Tech worker testifies of 'blue screen of death' on oil rig's computer

Crucial drilling monitoring and control system crippled by crashes, says rig's chief electronics technician

A computer that monitored drilling operations on the Deepwater Horizon had been freezing with a "blue screen of death" prior to the explosion that sank the oil rig last April, the chief electronics technician aboard testified Friday at a federal hearing.

"Blue screen of death," or BSOD, is a term most often used to describe the display shown by Microsoft Windows after a serious crash that has incapacitated a PC.

In his testimony Friday, Michael Williams, the chief electronics technician aboard the Transocean-owned Deepwater Horizon, said that the rig's safety alarm had been habitually switched to a bypass mode to avoid waking up the crew with middle-of-the-night warnings.

Williams said that a computer control system in the drill shack would still record high gas levels or a fire, but it would not trigger warning sirens, according to numerous reports, including stories published by the New York Times and New Orleans' largest daily, the Times-Picayune.

Williams, who has filed a multi-million dollar federal lawsuit against Transocean, also said that five weeks before the April 20 explosion, he had been called to check a computer system that monitored and controlled drilling.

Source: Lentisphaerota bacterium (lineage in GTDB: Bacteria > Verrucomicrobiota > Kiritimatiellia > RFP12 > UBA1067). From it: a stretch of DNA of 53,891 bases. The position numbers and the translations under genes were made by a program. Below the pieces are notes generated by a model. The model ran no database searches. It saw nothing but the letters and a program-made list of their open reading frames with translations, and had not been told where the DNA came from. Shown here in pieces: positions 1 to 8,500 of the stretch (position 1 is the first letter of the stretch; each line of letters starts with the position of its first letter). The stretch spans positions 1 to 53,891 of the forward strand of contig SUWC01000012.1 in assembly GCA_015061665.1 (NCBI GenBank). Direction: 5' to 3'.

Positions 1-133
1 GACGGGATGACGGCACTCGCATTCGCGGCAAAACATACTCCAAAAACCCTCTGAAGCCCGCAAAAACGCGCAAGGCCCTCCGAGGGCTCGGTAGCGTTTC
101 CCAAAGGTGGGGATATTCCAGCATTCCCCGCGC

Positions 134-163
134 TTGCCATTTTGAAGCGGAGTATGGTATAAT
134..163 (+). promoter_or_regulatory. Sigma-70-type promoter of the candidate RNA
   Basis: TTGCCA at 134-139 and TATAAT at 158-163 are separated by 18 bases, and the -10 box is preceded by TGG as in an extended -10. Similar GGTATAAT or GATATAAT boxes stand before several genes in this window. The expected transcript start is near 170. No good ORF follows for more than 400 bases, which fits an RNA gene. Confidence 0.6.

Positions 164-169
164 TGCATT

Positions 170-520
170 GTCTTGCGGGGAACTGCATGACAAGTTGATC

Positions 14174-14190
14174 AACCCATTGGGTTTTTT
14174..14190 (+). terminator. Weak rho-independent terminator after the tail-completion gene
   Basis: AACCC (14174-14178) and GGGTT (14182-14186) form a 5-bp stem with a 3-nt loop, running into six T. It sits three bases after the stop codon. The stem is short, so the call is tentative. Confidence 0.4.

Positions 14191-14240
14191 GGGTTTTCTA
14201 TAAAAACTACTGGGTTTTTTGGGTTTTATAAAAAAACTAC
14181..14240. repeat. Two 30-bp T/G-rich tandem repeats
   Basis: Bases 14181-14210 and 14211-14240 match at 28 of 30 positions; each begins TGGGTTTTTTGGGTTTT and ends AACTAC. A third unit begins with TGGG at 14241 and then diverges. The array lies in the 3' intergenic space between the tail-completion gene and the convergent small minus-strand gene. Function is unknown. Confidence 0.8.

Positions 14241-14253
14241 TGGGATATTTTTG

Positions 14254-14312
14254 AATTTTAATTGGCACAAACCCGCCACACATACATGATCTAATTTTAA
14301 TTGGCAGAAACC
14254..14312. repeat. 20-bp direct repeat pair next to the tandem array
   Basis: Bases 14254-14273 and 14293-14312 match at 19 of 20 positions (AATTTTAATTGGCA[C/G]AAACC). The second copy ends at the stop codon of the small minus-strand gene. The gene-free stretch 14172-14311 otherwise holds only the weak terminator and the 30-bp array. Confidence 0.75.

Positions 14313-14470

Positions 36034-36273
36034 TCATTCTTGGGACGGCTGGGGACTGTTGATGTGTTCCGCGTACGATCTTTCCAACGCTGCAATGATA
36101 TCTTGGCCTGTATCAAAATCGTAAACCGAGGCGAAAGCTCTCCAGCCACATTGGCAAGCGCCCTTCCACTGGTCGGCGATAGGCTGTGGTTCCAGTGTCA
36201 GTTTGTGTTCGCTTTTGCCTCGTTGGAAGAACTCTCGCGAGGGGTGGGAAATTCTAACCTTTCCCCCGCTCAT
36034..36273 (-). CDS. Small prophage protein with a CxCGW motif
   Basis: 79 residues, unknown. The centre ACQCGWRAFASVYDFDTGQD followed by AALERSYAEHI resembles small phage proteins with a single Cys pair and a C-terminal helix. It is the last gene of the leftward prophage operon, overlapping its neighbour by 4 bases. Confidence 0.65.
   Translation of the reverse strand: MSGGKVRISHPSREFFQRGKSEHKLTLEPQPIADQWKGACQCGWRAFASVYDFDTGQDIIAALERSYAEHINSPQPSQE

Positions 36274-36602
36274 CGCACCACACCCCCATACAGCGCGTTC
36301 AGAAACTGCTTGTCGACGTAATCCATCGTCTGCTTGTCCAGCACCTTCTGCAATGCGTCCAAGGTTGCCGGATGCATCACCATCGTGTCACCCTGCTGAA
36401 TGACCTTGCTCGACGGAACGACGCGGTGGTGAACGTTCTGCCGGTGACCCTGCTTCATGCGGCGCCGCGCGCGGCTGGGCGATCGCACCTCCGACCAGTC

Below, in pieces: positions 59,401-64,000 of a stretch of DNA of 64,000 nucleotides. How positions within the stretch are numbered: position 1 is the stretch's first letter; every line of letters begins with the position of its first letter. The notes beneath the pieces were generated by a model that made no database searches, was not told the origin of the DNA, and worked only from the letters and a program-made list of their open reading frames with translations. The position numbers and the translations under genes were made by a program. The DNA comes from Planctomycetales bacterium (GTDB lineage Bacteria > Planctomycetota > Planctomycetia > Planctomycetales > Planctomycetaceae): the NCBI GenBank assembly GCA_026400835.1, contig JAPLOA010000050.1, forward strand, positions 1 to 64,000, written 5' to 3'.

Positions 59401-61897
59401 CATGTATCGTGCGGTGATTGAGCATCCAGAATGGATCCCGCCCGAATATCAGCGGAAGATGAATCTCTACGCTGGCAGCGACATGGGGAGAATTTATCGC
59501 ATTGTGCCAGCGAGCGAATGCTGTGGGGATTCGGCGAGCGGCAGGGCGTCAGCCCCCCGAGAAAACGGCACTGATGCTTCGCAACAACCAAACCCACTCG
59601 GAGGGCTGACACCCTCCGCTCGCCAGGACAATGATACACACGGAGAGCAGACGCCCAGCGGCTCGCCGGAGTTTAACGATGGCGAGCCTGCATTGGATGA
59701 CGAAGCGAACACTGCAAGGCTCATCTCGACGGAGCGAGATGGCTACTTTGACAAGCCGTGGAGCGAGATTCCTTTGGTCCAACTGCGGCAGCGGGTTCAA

The machine had been locking up for months, Williams said, producing what he and others on the crew called a "blue screen of death." "It would just turn blue. You'd have no data coming through," Williams said today, according to the New York Times' story.

With the computer frozen, the driller would not have access to crucial data about what was going on in the well.

Williams testified before a six-person federal panel in Kenner, La., a New Orleans suburb. Government investigators have been questioning workers and executives of both Transocean, the rig's owner, and BP, which leased it to drill wells in the Gulf of Mexico. Others have testified this week about a litany of problems on the rig, including power losses, leaking emergency equipment, and cut corners that may have contributed to the explosion.

The April disaster left 11 dead and resulted in the largest oil spill in U.S. history.

Williams survived the explosion and resulting fire on the rig by leaping into the water. While he did not identify the operating system running the balky computer, the phrase "blue screen of death" is typically used to describe a Windows crash.

Microsoft declined to comment on Williams' testimony and characterization of the crash screen. Transocean did not respond to e-mail seeking comment.

Gregg Keizer covers Microsoft, security issues, Apple, Web browsers and general technology breaking news for Computerworld. Follow Gregg on Twitter at @gkeizer or subscribe to Gregg's RSS feed . His e-mail address is gkeizer@ix.netcom.com.

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